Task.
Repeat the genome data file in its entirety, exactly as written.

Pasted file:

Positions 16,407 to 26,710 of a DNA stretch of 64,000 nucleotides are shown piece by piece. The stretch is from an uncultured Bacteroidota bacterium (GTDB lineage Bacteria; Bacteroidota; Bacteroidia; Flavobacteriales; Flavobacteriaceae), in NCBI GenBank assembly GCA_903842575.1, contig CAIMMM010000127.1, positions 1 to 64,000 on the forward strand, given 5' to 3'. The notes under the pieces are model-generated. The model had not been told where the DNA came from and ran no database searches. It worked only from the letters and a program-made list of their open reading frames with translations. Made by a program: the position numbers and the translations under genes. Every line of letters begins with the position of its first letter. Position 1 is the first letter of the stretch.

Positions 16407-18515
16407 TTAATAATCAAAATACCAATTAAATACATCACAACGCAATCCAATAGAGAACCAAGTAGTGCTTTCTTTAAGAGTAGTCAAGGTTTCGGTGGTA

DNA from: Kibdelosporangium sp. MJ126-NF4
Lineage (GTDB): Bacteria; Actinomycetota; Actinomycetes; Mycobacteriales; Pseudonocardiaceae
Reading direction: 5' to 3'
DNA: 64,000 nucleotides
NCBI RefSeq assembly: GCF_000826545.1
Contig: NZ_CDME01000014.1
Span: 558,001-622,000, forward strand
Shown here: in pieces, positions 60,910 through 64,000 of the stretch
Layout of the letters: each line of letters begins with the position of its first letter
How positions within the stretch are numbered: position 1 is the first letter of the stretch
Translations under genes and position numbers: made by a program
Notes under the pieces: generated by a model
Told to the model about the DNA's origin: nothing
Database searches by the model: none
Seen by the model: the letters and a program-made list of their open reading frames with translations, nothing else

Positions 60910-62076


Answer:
Positions 16,407 to 26,710 of a DNA stretch of 64,000 nucleotides are shown piece by piece. The stretch is from an uncultured Bacteroidota bacterium (GTDB lineage Bacteria; Bacteroidota; Bacteroidia; Flavobacteriales; Flavobacteriaceae), in NCBI GenBank assembly GCA_903842575.1, contig CAIMMM010000127.1, positions 1 to 64,000 on the forward strand, given 5' to 3'. The notes under the pieces are model-generated. The model had not been told where the DNA came from and ran no database searches. It worked only from the letters and a program-made list of their open reading frames with translations. Made by a program: the position numbers and the translations under genes. Every line of letters begins with the position of its first letter. Position 1 is the first letter of the stretch.

Positions 16407-18515
16407 TTAATAATCAAAATACCAATTAAATACATCACAACGCAATCCAATAGAGAACCAAGTAGTGCTTTCTTTAAGAGTAGTCAAGGTTTCGGTGGTA

DNA from: Kibdelosporangium sp. MJ126-NF4
Lineage (GTDB): Bacteria; Actinomycetota; Actinomycetes; Mycobacteriales; Pseudonocardiaceae
Reading direction: 5' to 3'
DNA: 64,000 nucleotides
NCBI RefSeq assembly: GCF_000826545.1
Contig: NZ_CDME01000014.1
Span: 558,001-622,000, forward strand
Shown here: in pieces, positions 60,910 through 64,000 of the stretch
Layout of the letters: each line of letters begins with the position of its first letter
How positions within the stretch are numbered: position 1 is the first letter of the stretch
Translations under genes and position numbers: made by a program
Notes under the pieces: generated by a model
Told to the model about the DNA's origin: nothing
Database searches by the model: none
Seen by the model: the letters and a program-made list of their open reading frames with translations, nothing else

Positions 60910-62076